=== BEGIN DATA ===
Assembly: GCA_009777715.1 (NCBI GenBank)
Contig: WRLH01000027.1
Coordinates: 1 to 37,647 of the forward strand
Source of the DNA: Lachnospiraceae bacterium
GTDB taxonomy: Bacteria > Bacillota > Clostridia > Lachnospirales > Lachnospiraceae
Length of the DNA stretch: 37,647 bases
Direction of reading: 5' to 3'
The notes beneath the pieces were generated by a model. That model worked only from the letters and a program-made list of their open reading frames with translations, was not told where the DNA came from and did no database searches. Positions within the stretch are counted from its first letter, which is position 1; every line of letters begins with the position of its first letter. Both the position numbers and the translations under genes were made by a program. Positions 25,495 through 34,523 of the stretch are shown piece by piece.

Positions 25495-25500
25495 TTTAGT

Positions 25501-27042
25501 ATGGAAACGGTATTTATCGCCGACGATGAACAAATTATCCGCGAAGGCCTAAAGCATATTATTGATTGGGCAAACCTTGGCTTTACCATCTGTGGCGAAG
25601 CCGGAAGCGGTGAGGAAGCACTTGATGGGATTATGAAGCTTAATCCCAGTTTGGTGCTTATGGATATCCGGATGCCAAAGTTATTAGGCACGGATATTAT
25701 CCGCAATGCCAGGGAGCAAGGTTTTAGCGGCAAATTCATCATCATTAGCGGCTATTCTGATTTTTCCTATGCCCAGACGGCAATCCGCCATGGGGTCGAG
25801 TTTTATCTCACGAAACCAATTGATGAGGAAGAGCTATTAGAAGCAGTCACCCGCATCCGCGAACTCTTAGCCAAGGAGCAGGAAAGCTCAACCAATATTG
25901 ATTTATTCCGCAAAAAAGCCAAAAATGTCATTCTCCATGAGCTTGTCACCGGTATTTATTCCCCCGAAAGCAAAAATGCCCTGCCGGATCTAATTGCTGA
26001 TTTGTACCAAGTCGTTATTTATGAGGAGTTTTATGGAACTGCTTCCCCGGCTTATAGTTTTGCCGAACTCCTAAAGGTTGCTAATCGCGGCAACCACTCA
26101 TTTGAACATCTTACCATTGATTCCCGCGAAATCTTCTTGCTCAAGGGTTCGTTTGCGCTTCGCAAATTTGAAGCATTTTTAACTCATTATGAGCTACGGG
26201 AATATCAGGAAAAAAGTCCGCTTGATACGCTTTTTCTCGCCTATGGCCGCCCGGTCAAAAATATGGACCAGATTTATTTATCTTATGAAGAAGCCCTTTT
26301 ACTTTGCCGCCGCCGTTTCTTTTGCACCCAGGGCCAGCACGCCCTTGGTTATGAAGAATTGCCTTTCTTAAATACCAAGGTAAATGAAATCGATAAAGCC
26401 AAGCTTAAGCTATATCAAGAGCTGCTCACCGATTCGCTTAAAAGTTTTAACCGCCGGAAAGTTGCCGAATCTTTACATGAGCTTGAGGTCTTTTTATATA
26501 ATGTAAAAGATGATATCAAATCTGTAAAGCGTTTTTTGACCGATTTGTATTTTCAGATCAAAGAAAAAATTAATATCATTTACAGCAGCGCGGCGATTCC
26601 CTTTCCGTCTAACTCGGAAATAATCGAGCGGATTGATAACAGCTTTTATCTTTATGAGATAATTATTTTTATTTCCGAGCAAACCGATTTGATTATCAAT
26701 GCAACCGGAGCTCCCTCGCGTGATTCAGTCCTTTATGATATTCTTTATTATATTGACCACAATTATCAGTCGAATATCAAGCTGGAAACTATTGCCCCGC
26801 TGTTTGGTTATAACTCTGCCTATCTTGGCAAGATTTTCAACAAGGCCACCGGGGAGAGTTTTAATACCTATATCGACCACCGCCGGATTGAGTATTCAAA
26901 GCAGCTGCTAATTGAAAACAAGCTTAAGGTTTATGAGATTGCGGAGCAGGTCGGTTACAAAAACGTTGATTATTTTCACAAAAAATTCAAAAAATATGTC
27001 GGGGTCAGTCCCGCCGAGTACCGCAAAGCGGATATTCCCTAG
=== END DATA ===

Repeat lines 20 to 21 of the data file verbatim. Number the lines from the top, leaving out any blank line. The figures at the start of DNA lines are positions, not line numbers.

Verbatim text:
26301 ACTTTGCCGCCGCCGTTTCTTTTGCACCCAGGGCCAGCACGCCCTTGGTTATGAAGAATTGCCTTTCTTAAATACCAAGGTAAATGAAATCGATAAAGCC
26401 AAGCTTAAGCTATATCAAGAGCTGCTCACCGATTCGCTTAAAAGTTTTAACCGCCGGAAAGTTGCCGAATCTTTACATGAGCTTGAGGTCTTTTTATATA